In November 2015, a cartoon in Al-Ahram, an Egyptian state-owned newspaper, depicted an Islamic State ogre with “Made in America” emblazoned on his back. It wasn’t unusual. A look at Middle Eastern news media shows that this idea is startlingly common. Even prominent officials in the region, from Egypt’s former culture minister to a former deputy prime minister of Iraq, have publicly ventured conspiracy theories that Washington created the Islamic State.
Enter Donald J. Trump. Last week, Trump repeatedly claimed that President Obama is “the founder of ISIS.” Even when a sympathetic conservative radio host offered Trump a chance to backtrack from his ridiculous claim and instead blame the Obama administration’s policies for the Islamic State’s rise, the Republican candidate doubled down: “No, I meant he’s the founder of ISIS. I do.” (The next day, Trump belatedly took to Twitter to plead sarcasm.)
This will most likely fade from the news cycle as Trump moves on and the next controversy arises. But these misleading words will reverberate far beyond America’s shores for years to come, and there will be serious implications for American foreign policy.
Trump is drawing on a tradition in American politics that tars political opponents as treasonous and un-American. As the historian Richard Hofstadter wrote when describing an earlier flare-up in 1964, “it is the use of paranoid modes of expression by more or less normal people that makes the phenomenon significant.”
When this homegrown American conspiracy theorizing intersects with its Middle Eastern cousin, the results can be damaging and dangerous to America’s standing and interests. In 2012, for instance, former Rep. Michele Bachmann, a Republican from Minnesota, told an interviewer, “it appears that there has been a deep penetration in the halls of our United States government by the Muslim Brotherhood.” Without offering any credible evidence, Bachmann and other House colleagues called for the Justice Department to investigate.
This unfounded allegation found a second life in Egypt, where the government and much of the population came to resent the United States’ response to the overthrow of a Muslim Brotherhood president. Egyptian news outlets showed clips of Representative Louie Gohmert, a Republican from Texas, on the House floor alleging United States support for the Muslim Brotherhood to malign the United States as the sinister hidden hand behind Egypt’s turmoil. To this day, such accusations damage United States-Egypt relations, providing fuel for the prosecution of Egyptians who have worked with the United States and complicating cooperation on counterterrorism and counter-radicalization.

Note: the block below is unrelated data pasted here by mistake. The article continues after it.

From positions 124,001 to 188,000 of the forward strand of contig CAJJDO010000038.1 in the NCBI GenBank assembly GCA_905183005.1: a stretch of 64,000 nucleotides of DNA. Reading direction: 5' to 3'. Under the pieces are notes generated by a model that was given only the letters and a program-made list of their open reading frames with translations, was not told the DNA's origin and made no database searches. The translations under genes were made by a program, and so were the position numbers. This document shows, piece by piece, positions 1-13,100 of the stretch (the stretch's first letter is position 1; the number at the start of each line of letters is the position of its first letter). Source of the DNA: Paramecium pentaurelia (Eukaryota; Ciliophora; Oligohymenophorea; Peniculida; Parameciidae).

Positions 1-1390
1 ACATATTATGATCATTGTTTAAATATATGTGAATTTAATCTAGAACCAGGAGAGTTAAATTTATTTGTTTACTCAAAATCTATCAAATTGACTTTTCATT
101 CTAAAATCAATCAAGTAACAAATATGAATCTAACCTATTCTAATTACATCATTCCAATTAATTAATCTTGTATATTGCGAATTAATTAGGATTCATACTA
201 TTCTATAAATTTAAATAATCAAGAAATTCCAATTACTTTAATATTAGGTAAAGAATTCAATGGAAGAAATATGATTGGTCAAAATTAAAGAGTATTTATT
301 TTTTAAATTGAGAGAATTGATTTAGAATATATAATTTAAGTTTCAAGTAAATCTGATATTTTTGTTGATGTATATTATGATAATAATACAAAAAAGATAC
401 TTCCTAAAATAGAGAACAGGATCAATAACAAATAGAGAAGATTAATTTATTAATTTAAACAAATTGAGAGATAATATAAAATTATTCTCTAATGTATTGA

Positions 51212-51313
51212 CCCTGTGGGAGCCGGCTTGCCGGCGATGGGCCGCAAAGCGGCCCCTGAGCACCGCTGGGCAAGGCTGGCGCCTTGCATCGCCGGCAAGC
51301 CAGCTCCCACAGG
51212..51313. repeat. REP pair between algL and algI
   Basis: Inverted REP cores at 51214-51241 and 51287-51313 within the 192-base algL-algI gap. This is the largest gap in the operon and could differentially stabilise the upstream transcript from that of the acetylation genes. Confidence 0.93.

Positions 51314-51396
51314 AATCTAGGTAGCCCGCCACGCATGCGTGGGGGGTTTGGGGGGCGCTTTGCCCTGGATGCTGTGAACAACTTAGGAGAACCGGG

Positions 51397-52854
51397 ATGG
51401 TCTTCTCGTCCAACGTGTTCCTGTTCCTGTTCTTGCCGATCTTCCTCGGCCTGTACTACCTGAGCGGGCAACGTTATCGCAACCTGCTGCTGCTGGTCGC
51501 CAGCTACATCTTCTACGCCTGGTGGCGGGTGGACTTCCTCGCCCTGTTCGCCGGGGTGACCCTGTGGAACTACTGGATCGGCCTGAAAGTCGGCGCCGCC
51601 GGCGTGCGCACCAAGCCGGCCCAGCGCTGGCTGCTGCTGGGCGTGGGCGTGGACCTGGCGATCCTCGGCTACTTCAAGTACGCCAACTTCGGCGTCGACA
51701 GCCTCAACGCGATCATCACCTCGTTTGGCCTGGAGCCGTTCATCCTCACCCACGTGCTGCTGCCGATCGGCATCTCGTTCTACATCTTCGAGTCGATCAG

Of course, no region has a monopoly on conspiracy theories. But their ubiquity in the Middle East is undeniable. Americans who travel frequently to the region know well the dread when confronted by otherwise worldly individuals who question whether the Central Intelligence Agency created al-Qaida or perpetrated the Sept. 11 attacks.
The Arab world has been primed to receive these conspiracy theories by lying authoritarian governments and, in some cases, American military interventions under flimsy premises. An inability to explain away the revolutions, chaos and civil wars of the last few years – and America’s struggle to keep up – have added fresh grist for the region’s conspiracy mill.
Public opinion has a profound impact on American interests in the Middle East and around the world. The U.S. military strategy against the Islamic State depends on mobilizing local actors to lead the fight on the ground. Imagine how much harder that is when people have been led to believe that President Obama created the group. Or think of the added danger to American troops in Iraq, where Shiite militant groups who are fighting the Islamic State remain deeply wary of U.S. military.
Just last weekend, Hezbollah’s leader, Hassan Nasrallah, publicly endorsed Trump’s remarks: “This is an American presidential candidate. This was spoken on behalf of the Republican Party. He has data and documents.” (Apparently, the “sarcasm” was lost on Nasrallah, whose group backs the government of Bashar al-Assad in Syria.)
Everything the United States does in the Middle East – from diplomatic negotiations to humanitarian aid to military and intelligence cooperation – is made more difficult when would-be partners and their publics suspect the worst.
The United States has certainly made mistakes in the Middle East. America’s actions, like those of any nation, should be subject to scrutiny and criticism. But honest debate – much like our political debate at home – is poisoned by explosive and misleading claims, whether those claims are merely overheated political rhetoric or spurious accusations.
Not long ago, when America’s overseas enemies and critics wanted to mislead their publics to believe that the American government was in cahoots with terrorists like the Islamic State or al-Qaida, they had to look to the United States’ political fringe for confirmation of their own conspiracy theories. Now, thanks to Trump, America’s enemies can simply run the videotape of a major party’s nominee for president.
The New York Times
Michael Wahid Hanna is a senior fellow at the Century Foundation and at the Center on Law and Security at N.Y.U.’s School of Law. Daniel Benaim, a fellow at the Council on Foreign Relations, previously served as a Middle East adviser in the Obama administration.